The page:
Lent 1, A
Genesis 2:15-17; 3:1-7
Gil Bailie tells the story of a teacher who wants to teach artistic imagination to her students. Her plan is to draw pictures on the board and have the students free associate, teaching them gradually to see beyond the mere shapes. She draws a circle on the board and says, “Johnny, what does that make you think of?” Johnny answers, “Sex.” A bit non-plussed, she erases it very quickly and instead draws a triangle: “Johnny, what’s that?” Johnny considers the drawing and thoughtfully answers, “Sex.” The teacher draws a square, “Johnny?” “Sex.” Frustrated, the poor teacher bursts out, “Johnny, you have a one-track mind. All you can think about is sex.” “Me?!” says Johnny, “You’re the one drawing the pictures.”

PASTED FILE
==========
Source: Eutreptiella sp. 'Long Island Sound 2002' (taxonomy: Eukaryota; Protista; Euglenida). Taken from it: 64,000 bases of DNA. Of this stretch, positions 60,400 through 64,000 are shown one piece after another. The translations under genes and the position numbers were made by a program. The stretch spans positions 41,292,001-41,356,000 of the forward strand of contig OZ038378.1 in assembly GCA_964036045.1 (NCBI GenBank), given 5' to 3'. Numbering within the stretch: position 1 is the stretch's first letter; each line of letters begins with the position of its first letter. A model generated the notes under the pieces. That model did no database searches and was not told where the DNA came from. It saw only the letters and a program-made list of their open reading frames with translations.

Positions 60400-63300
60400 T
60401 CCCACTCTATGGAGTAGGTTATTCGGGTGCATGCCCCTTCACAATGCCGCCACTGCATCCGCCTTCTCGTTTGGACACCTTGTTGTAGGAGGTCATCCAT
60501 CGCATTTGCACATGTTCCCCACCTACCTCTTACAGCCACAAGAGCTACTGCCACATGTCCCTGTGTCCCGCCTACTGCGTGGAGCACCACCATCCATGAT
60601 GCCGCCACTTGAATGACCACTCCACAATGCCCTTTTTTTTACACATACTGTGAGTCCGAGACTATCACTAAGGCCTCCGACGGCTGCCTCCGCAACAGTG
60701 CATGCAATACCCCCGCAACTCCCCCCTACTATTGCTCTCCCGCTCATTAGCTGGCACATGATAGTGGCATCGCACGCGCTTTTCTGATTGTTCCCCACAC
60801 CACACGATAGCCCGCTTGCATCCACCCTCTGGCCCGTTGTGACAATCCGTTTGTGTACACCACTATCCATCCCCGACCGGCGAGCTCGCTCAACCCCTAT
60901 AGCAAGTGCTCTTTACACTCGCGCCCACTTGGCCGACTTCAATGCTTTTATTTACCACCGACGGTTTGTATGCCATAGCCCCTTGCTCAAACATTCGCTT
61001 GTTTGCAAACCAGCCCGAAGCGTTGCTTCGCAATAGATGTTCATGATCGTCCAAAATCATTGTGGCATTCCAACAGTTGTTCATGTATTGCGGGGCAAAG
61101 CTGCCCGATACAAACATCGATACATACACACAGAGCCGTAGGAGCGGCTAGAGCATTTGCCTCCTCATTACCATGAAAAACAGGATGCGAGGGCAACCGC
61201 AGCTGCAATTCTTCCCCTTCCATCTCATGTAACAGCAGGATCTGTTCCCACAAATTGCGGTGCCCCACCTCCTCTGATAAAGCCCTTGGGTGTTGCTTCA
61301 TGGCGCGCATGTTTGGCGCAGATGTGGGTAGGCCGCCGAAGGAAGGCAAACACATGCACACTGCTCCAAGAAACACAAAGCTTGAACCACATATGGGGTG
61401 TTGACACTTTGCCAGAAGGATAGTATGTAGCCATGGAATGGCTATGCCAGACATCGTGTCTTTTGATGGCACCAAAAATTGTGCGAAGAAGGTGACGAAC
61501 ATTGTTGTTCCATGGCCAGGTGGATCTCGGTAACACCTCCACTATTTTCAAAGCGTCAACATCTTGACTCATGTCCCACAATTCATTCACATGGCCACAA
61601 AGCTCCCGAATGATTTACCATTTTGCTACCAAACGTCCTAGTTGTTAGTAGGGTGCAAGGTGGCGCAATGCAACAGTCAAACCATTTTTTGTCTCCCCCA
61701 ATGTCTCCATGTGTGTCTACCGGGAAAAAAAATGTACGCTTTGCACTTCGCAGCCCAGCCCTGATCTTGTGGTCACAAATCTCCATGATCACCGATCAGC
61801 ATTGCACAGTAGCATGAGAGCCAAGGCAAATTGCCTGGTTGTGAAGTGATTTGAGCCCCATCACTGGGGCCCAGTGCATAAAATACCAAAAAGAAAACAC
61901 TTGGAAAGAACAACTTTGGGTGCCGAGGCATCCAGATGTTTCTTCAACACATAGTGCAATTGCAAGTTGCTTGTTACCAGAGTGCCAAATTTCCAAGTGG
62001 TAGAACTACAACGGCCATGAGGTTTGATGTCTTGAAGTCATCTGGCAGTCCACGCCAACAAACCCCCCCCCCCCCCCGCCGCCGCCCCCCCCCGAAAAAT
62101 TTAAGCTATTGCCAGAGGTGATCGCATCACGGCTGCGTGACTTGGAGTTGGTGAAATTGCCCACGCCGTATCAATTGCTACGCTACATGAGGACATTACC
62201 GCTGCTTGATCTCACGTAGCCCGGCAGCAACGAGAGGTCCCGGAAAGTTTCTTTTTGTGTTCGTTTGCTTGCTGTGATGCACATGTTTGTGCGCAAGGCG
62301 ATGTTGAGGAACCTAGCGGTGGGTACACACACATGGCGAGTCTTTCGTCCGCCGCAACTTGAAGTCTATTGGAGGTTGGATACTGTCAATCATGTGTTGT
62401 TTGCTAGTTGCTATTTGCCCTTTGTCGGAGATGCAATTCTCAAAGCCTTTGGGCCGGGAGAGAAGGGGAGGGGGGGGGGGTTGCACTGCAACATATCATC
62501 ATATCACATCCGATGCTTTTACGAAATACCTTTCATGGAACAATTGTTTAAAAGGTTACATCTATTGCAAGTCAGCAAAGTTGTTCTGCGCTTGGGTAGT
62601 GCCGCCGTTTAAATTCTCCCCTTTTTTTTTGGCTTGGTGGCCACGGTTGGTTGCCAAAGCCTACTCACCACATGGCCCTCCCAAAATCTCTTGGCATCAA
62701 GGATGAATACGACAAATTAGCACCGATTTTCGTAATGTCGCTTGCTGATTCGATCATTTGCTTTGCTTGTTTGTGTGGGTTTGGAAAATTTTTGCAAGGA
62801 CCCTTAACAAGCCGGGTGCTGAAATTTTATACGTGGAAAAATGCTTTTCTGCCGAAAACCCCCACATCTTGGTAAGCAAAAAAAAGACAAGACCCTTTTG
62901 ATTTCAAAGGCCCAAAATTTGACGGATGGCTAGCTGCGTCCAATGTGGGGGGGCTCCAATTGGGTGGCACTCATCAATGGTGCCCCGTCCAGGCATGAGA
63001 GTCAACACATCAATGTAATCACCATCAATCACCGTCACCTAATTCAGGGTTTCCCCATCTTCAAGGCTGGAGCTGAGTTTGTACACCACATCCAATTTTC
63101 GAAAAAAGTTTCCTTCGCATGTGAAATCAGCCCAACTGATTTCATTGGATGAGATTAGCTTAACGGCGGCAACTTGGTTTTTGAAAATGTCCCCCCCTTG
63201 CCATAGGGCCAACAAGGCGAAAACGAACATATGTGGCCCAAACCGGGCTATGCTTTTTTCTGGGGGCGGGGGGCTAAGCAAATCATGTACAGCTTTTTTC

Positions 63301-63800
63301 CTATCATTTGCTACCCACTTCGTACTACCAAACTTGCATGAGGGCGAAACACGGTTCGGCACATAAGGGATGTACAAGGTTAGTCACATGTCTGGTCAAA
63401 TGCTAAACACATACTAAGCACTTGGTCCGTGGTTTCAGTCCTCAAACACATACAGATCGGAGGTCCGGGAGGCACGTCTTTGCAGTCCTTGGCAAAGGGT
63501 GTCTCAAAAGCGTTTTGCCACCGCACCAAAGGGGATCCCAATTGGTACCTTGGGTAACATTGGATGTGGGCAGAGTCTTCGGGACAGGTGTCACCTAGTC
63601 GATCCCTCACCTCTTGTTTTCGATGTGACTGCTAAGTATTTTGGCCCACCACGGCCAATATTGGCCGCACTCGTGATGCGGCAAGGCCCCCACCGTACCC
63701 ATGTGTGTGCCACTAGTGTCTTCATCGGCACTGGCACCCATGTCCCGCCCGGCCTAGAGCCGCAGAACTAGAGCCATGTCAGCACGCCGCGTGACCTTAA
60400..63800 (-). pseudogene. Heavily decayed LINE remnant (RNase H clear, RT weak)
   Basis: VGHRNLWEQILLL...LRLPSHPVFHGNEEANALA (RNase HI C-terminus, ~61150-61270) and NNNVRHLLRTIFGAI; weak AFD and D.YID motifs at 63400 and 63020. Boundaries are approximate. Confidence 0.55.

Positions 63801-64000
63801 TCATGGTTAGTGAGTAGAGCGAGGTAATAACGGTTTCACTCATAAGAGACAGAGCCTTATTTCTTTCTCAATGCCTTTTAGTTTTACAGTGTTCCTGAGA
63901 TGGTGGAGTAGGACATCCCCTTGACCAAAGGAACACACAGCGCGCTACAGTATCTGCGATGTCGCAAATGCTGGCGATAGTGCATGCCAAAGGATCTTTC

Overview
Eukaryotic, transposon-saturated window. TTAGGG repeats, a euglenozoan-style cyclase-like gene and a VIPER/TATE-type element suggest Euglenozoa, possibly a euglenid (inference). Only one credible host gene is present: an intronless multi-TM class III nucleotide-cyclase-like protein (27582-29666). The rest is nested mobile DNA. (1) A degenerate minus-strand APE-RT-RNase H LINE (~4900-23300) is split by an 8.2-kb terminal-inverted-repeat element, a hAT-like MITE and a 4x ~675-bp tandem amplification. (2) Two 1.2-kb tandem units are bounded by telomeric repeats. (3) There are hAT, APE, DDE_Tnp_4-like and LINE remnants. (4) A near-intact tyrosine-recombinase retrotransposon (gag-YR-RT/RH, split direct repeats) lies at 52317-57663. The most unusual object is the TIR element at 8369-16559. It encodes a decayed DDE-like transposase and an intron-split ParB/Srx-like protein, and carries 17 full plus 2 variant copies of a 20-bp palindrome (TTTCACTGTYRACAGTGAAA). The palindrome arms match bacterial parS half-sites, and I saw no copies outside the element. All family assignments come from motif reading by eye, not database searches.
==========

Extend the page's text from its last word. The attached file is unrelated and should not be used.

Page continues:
If I write Lent up on a board, what do you see? Lent – a time of prayer, penance, repentance of sins, almsgiving, atonement and self-denial. If you grew up in the Episcopal church or almost any church that observes Lent, this has become ingrained. Every year as we approach Lent all these things translate to one question – what to give up. I could do what I did last year, but, was that too easy? Should I try something really painful this year? Did I suffer enough? Enough for what? Really, how much must one suffer to please a compassionate, loving God? We, like Johnny, have gotten a bit stuck on one idea. With some help from St. Paul, and a great deal of help from St. Augustine (an extraordinary thinker who struggled with precisely the same single-minded focus as young Johnny) we have somehow internalized the concept that God demands that we be punished for living as the very creatures He created. One author says, “I was at least twenty-five years old before I learned that Lent wasn’t about punishing myself for being human–and it took me five more years to figure out that it wasn’t about giving up Hershey’s or taking on Pilates–so I don’t blame anyone who has decided to give Lent a pass.” (Barbara Brown Taylor)